US economic data were mixed. The October ISM manufacturing Purchasing Managers’ Index (PMI) fell to 58.7, slightly missing expectations—but remains well above 50, indicating expansion. The October ISM non-manufacturing PMI rose to 60.1, beating forecasts. September seasonally-adjusted durable goods orders rose 2.0% m/m, missing expectations. In October nonfarm payrolls rose 260,000, missing forecasts, while the unemployment rate fell to 4.1%—its lowest point since 2000. As expected, the Fed left interest rates unchanged but signaled a possible rate hike in December. On Thursday, President Trump nominated Fed governor Jerome Powell as the next chairman of the Fed. If confirmed by the Senate, Powell will replace Janet Yellen when her term ends in February 2018. However, we’d caution against speculating what this might mean for future Fed policy. Powell’s future actions are unknowable and, importantly, the Fed head doesn’t dictate monetary policy—it is set by the 12-member Federal Open Market Committee. For more, please see our 11/03/2017 MarketMinder commentary, “Mr. Ordinary and the Wizards of Constitution Avenue.” House Republicans released their long-awaited tax reform proposal—the Tax Cuts and Jobs Act. Remember, this is just an initial proposal and isn’t guaranteed to pass either the House or Senate. Either chamber can materially change the legislation, as happened throughout the health care reform votes. While we’ll continue to closely monitor any developments, in our view, investors shouldn’t fixate on tax reform. Many presume tax cuts are bullish and hikes bearish, however historical data support neither assumption.
European economic releases were mostly positive. In the eurozone, preliminary Q3 2017 GDP expanded 2.5% y/y, ahead of forecasts. The October Markit manufacturing PMI slightly decreased to 58.5, missing expectations. The September unemployment rate fell more than expected to 8.9%. In the UK, the October Markit/CIPS manufacturing and services PMIs increased to 56.3 and 55.6, respectively, beating estimates. As expected, the Bank of England raised interest rates for the first time in more than a decade—from 0.25% to 0.5%.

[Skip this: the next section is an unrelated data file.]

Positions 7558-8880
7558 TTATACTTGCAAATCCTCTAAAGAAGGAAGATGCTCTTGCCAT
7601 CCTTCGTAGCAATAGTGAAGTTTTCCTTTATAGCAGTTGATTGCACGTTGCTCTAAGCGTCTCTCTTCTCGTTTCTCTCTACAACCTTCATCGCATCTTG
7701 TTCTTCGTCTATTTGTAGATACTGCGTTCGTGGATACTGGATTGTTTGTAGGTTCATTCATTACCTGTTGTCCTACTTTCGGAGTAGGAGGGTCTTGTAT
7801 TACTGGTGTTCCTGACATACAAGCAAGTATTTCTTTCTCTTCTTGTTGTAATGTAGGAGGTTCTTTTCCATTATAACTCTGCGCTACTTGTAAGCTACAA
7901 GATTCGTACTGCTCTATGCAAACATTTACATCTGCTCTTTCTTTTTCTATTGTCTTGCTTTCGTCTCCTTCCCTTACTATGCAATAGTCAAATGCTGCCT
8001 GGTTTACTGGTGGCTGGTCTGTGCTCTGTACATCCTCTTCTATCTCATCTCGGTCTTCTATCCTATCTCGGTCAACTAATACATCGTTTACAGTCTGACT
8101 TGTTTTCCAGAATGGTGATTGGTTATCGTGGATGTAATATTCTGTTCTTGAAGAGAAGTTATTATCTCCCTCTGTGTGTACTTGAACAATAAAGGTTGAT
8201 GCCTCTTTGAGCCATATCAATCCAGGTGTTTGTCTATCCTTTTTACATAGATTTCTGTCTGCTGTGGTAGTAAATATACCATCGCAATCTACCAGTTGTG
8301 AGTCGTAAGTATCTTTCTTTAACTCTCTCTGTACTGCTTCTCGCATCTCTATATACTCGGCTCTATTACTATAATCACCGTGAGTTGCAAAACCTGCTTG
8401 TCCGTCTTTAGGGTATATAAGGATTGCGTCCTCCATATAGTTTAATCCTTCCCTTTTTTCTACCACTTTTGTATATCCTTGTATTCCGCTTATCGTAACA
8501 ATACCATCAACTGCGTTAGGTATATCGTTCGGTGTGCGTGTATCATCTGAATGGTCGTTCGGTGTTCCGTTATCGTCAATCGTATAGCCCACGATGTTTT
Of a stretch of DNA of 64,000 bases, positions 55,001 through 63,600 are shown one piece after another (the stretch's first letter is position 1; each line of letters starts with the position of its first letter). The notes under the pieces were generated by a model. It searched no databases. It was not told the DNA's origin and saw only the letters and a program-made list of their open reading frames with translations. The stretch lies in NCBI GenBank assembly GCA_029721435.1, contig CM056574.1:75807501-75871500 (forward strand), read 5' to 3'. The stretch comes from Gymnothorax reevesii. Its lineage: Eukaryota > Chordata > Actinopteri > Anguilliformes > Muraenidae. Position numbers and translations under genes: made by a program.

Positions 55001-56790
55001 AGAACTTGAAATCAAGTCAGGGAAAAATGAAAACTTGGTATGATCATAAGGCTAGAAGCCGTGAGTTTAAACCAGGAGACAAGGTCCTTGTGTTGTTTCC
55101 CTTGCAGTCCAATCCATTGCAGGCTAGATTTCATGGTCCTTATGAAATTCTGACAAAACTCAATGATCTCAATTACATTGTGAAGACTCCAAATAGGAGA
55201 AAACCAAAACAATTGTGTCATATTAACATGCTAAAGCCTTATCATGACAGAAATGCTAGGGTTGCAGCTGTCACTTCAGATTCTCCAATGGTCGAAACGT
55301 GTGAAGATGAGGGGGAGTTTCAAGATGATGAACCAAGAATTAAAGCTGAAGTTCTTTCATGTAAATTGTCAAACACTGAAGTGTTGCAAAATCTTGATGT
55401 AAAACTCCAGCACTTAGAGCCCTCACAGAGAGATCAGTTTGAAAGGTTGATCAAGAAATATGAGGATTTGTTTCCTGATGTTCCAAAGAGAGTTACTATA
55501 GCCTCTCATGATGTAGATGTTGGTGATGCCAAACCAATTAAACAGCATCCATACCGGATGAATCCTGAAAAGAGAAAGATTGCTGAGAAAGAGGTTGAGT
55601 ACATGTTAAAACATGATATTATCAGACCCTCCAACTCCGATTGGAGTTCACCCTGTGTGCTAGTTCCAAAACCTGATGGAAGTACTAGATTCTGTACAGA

In China, October non-manufacturing and services PMIs decreased to 54.3 and 53.5, respectively. In Japan, the October Markit manufacturing PMI rose to 52.8, ahead of forecasts. September retail sales grew 0.8% m/m. The September unemployment rate remained at 2.8%. The Bank of Japan kept monetary policy unchanged and signaled the central bank’s ETF buying could slow or stop in the foreseeable future.
The UK releases September construction data and September industrial and manufacturing production. The eurozone reports October services PMI and September retail sales. China reports October trade and inflation data. Japan releases October lending data.
—The Investment Policy Committee
Source for all data cited is FactSet. This update constitutes the general views of Fisher Investments and should not be regarded as personalized investment advice. No assurances are made we will continue to hold these views, which may change at any time based on new information, analysis or reconsideration. In addition, no assurances are made regarding the accuracy of any forecast made herein. Global equities are represented by the MSCI World Index. The MSCI World Index measures the performance of selected stocks in 23 developed countries and is presented net of dividend withholding taxes and uses a Luxembourg tax basis. Past performance is no guarantee of future results. A risk of loss is involved with investments in stock markets.